Once you have an area of interest in mind, you’ll want to narrow it down to a question that you’d like to learn more about. Your project will be based on designing an experiment to try and do just that, learn more about the answer to your question.
For example, you may have a general interest in Life Science, and then narrow that down to the general topic of plants. Maybe you’re interested in understanding more about what plants need to grow. Here are some example questions about how plants grow:
Question 1: Can plants grow without light?
Question 2: Which plant food works best?
Question 3: Is it possible to give plants too much water?
An important feature of a good scientific question is that it tests to see the effect of one thing. In each of our example questions one thing is changed and we measure how it affects the plants. In question 1 we change the light. In question 2 we change the kind of food. In question 3 we change the amount of water. We call the thing that gets changed the experimental variable, or the independent variable. Plan so that your experiment has only one experimental variable - everything else about your experiment should stay the same.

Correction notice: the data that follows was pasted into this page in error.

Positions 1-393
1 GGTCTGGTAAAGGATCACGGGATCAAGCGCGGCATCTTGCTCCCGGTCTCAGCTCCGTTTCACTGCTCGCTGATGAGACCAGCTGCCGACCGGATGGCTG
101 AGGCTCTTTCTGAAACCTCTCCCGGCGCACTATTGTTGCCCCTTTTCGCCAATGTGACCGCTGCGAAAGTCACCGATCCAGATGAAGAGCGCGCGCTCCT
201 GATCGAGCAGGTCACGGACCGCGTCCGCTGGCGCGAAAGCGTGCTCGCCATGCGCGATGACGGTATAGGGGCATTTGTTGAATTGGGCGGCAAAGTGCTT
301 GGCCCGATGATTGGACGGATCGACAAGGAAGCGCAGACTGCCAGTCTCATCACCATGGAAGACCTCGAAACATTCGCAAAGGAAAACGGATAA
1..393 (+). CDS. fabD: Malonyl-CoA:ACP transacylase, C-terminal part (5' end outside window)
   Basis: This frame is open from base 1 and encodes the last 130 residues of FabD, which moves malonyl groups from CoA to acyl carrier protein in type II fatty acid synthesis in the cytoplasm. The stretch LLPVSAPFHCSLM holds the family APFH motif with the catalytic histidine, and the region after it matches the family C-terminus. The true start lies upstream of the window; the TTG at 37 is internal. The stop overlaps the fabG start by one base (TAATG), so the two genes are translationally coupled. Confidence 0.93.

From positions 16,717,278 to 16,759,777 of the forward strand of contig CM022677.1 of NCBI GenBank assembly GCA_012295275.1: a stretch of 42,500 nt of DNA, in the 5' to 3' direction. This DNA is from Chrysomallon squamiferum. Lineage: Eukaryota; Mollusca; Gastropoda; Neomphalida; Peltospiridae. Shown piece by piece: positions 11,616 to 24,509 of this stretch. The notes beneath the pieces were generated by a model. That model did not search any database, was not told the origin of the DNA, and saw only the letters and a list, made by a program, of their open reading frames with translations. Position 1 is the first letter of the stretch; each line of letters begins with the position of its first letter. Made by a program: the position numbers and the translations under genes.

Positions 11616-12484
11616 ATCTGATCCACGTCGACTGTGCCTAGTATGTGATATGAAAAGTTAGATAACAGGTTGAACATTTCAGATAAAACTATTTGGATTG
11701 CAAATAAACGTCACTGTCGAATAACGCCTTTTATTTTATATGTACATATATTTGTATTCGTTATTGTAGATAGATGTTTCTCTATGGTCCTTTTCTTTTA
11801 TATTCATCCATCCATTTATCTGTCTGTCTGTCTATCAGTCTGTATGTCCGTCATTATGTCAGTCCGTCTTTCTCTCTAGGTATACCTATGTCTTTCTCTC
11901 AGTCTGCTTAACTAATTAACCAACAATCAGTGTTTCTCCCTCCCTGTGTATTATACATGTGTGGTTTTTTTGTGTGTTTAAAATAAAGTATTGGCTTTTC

Finally you’ll need a hypothesis. A hypothesis is a prediction that you make about what you think will happen in your experiment. People sometimes call it an “educated guess” because you don’t know for sure what will happen, but you’re saying what you think will happen, based on what you already know. Here are some example hypotheses for the example questions:
Hypothesis 1: If I put some plants in the dark they will not grow as well as plants that I put in the light.
Hypothesis 2: I think that plants that are fed with Miracle-Grow will grow taller than plants that are fed Flora Bloom.
Hypothesis 3: I hypothesize that if I over-water cactus plants they will be harmed as compared to cactus plants watered as directed.